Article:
Ready Player One

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Ready Player One

Runtime 140 minutes

Yuck! This film about virtual reality reminded me of the 2010 film Inception in which the characters invaded a person’s dream, a truly imbecilic idea, although it made a pretty good movie. In this one the characters all wear the virtual reality mask over their eyes and invade a make believe world.

The fiction is that they can communicate back and forth between the virtual world and the real world, which puts it akin to Inception. Let’s be specific. One player in this fictional world can meet another player in the fictional world, both avatars, and make contact in the real world. Since virtual reality is about the last thing that would interest me, I have no idea whether or not this could actually happen, so I won’t say that it seems idiotic to me.

When filmmakers try to predict what the world will be like in the future, they don’t have a very good track record of accuracy. In this one, director Steven Spielberg tries to picture the year 2045 as a dystopian one with mobile homes stacked one on top of another in high rises where people exist as a result of an energy crisis caused by global warming (what else? This is Spielberg after all; he can’t make a movie without forcing his jaundiced view of politics on the viewer). I can tell you and Steven what 2045 will undoubtedly look like; just look out the window. That’s 27 years from now. 27 years ago was 1991 and things looked then pretty much as they look now.

But this is a film for people who were raised in the 21st century and spend much of their time looking down at their phones instead of living life. One thing they do, apparently, is exist virtually. So they will be able to identify with this. Spielberg throws in a lot of references to movies and music and culture of the 1980s and that’s nice. The script (Zak Penn and Ernest Cline) has enough humor thrown in that people raised in the 20th Century will get.

The irrational story is that James Donovan Halliday (Mark Rylance, who is becoming a Spielberg regular, in the only memorable performance in the film), a shy genius, has created a game of a virtual world (OASIS) to which a lot of people escape when they can.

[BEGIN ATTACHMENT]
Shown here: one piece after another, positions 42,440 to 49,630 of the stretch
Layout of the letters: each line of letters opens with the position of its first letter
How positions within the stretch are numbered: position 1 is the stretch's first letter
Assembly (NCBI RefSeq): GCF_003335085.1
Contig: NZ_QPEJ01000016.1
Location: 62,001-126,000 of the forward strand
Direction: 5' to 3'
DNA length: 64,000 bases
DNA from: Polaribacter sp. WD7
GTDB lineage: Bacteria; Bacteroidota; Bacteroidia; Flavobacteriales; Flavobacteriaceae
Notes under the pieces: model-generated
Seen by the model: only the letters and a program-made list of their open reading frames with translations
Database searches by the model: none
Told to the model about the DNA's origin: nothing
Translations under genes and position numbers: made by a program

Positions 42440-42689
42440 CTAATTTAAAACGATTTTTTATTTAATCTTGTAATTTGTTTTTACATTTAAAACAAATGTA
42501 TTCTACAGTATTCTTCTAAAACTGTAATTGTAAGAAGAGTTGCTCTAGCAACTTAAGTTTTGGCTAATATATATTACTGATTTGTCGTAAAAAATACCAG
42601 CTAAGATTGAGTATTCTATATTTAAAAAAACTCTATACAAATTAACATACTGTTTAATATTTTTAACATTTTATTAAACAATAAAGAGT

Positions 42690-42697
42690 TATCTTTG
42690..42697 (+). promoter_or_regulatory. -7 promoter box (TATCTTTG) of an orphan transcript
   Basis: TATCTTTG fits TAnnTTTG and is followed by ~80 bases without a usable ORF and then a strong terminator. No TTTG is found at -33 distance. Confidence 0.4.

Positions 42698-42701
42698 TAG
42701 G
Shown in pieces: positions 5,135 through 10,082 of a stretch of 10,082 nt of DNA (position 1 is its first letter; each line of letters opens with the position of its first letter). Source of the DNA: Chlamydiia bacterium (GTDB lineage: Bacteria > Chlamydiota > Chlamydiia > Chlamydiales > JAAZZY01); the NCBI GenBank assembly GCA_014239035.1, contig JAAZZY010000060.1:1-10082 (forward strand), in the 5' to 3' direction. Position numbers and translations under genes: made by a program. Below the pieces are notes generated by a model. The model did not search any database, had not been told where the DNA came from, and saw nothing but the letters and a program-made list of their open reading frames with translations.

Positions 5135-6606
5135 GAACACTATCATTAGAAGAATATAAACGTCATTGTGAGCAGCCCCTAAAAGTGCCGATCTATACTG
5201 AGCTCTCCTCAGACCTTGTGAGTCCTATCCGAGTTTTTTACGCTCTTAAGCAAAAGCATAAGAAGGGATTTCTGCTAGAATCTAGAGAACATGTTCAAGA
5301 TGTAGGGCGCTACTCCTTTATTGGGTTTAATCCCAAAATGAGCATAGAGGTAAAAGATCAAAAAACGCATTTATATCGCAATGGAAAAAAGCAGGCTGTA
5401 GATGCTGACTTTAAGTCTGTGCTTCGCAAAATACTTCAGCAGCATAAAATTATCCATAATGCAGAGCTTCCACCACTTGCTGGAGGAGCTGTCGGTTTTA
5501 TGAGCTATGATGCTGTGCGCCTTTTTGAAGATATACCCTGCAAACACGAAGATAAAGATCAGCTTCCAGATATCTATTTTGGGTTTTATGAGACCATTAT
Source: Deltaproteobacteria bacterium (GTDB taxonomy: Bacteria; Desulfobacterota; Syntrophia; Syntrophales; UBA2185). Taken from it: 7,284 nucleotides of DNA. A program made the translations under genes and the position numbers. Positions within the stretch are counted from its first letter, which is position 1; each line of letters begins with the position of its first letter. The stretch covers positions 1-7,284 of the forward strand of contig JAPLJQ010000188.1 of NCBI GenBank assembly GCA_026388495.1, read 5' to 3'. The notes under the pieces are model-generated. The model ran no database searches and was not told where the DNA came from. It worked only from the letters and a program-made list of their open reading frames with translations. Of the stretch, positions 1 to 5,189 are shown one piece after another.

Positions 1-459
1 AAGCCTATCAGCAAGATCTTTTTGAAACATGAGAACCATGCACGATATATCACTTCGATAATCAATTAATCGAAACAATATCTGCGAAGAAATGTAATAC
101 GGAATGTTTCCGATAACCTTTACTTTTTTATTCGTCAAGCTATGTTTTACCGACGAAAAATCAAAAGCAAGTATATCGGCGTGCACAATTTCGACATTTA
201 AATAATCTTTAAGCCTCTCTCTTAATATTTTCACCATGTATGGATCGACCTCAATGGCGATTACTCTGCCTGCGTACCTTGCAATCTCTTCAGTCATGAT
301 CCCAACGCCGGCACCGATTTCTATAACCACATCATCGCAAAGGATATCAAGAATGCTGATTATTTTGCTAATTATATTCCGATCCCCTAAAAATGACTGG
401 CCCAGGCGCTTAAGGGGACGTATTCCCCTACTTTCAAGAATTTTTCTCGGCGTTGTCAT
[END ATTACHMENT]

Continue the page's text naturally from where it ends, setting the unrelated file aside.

Sorrento (Ben Mendelsohn) and his corporation are trying to exploit the virtual world after Halliday dies. Halliday has bequeathed his immense fortune and total control of OASIS to the winner of a three-part contest he designed to find a worthy heir.  Here come some teenagers led by Wade Watts (Tye Sheridan) who endeavor to save their virtual world and keep it for their enjoyment both in the real world and as avatars. What is totally divorced from, well, reality, is the way the characters exist both as avatars in the virtual world and real people in the real world and communicate back and forth. It seems to be nonsense to me, but it’s a movie, and I have no idea what’s possible in the virtual world.

For me this failed the watch test miserably as I didn’t know if I would actually survive almost 2 ½ hours of watching all this gobbledygook. However, that said, it won’t surprise me if this makes a billion dollars; fortunately, none of the dollars will come from me.

If you want to know the truth, I was pretty proud of myself for sticking it out to the bitter end.


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